Northern News Services
Published Thursday, June 5 2008
Iqaluit's Lucy Idlout snagged a silver medal for hairstyling for the second year in a row at the Canadian Skills Competition.
The Nunavut Arctic College grad competed in the post-secondary category at the national Skills Canada event in Calgary, Alta. last month.
Iqaluit's Lucy Idlout won silver for the second year in a row in post-secondary hairstyling at the Canadian Skills Competition last month.
"Lucy is proof of a young woman with a family that also has a passion and a career path. She can do both, well," said Michelle Jacquard, executive director of Skills Canada Nunavut.
Nunavut sent nine young people to the event this year, competing in categories like cooking, prepared speech and website development.
The team, which was determined during the Territorial Skills Competition in April, consisted of Nadine Chislett, Aloka Wijesooriya, Courtney Cox and Seane d'Argencourt-Printup of Iqaluit, Jobie Meeko of Sanikiluaq, Karen Aglukark of Arviat, Bobby Tagoona from Rankin Inlet and Travis Mannik from Baker Lake.
Idlout's category was made up of four different categories over the two days, including colouring, cuts and styles for men and women.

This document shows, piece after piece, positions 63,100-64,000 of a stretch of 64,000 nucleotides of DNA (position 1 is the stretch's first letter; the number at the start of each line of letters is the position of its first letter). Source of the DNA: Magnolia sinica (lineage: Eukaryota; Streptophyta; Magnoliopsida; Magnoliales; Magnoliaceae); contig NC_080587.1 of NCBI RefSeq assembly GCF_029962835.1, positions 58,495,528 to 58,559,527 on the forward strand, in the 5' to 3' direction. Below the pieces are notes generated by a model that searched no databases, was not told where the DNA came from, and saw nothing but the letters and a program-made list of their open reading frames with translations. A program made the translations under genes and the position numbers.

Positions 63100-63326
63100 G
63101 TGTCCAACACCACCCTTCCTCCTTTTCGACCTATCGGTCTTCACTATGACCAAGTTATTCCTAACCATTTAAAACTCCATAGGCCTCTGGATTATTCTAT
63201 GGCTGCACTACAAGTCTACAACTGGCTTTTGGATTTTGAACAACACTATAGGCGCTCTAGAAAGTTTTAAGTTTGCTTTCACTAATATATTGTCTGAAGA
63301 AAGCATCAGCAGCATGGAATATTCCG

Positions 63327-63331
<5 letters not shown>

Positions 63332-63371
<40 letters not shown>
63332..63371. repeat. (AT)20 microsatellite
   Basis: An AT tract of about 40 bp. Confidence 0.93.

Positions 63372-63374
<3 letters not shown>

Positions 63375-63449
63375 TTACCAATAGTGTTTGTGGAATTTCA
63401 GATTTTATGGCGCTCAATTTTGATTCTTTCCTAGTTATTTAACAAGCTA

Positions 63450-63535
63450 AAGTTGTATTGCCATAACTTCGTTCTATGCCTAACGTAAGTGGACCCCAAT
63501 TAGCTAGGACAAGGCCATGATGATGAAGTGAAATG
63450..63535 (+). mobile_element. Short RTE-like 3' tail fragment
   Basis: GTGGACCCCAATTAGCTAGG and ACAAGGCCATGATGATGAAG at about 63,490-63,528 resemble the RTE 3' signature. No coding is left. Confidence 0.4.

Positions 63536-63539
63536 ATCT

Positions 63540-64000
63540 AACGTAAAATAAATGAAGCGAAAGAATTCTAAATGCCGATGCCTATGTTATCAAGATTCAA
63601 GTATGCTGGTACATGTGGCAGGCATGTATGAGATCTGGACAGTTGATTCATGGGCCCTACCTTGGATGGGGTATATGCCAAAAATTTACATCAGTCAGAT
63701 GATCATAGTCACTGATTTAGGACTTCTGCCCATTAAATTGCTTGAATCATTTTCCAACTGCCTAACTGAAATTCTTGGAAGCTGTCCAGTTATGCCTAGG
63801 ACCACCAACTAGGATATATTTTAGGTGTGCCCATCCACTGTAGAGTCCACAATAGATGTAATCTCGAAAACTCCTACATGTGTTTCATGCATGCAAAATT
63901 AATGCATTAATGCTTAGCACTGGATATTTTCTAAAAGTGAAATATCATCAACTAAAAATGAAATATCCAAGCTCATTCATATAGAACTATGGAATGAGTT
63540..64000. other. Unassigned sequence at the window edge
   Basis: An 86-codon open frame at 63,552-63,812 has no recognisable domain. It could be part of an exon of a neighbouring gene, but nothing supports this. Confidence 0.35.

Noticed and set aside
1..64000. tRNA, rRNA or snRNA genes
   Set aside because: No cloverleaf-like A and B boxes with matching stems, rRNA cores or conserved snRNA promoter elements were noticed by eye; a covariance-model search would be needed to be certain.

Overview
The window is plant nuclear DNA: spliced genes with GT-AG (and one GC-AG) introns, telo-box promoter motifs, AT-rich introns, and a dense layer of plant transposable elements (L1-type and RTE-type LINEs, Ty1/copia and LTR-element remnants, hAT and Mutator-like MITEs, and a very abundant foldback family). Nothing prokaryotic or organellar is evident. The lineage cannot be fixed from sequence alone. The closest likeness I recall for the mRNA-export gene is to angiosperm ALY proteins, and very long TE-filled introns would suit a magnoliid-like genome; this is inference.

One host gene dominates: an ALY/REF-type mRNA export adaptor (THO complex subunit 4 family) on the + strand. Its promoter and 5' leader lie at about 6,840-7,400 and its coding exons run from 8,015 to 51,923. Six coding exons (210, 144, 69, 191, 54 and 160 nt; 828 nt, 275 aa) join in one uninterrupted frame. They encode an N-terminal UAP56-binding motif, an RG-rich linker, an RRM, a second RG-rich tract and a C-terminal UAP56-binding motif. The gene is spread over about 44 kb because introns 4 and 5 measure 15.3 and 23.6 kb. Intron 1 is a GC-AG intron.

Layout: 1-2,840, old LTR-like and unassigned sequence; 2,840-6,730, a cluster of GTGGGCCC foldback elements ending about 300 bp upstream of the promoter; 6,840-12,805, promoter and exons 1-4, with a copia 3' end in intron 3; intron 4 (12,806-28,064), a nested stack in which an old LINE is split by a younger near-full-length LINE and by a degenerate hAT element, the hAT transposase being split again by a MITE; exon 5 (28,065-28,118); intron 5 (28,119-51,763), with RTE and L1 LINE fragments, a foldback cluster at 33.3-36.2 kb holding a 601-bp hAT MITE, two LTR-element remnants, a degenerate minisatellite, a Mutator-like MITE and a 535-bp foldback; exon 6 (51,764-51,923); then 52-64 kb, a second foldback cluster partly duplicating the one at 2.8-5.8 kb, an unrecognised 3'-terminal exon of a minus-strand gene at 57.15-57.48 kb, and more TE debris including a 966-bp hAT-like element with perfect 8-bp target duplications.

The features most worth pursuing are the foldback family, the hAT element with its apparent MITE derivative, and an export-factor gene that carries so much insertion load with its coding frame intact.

"The judges were walking around saying, 'five minutes left, four minutes,' and everyone was just working madly," said Jacquard.
"You've really got to have the timing right. You don't want to have an unfinished mannequin," Idlout added.
The mother of a two-year-old son was also a silver medallist at the 2007 Canadian Skills Competition, and placed first in the territorial competition in April.
The atmosphere at these events is intense, but she said she has little problem concentrating.
"I guess if you like what you're doing and you want to do well, you tend to kind of put that aside," she said.
This was the second national skills competition for Jobie Meeko of Sanikiluaq as well. This year Meeko, who is working as a carpentry apprentice in his home hamlet, built a playhouse in his category.
"It's a real learning experience to do it all by myself. You read the blueprints and try to do as much as you can," he said.
Adding to the pressure for everyone was the knowledge that this was a qualifying year for the upcoming World Skills Competition.
"It was a whole higher standard of competition, because people wanted to make the world team. It's very intense," Jacquard said.
Although Idlout will not be heading to that competition, the trainer of the gold medallist winner has offered to work with her.
Idlout said she will also be pursuing a business course in the fall, in hopes of someday running her own business.
As a reward for Team Nunavut's hard work in Calgary, the group also spent a day exploring the nearby town of Banff before returning home.
"It was so beautiful," Idlout said.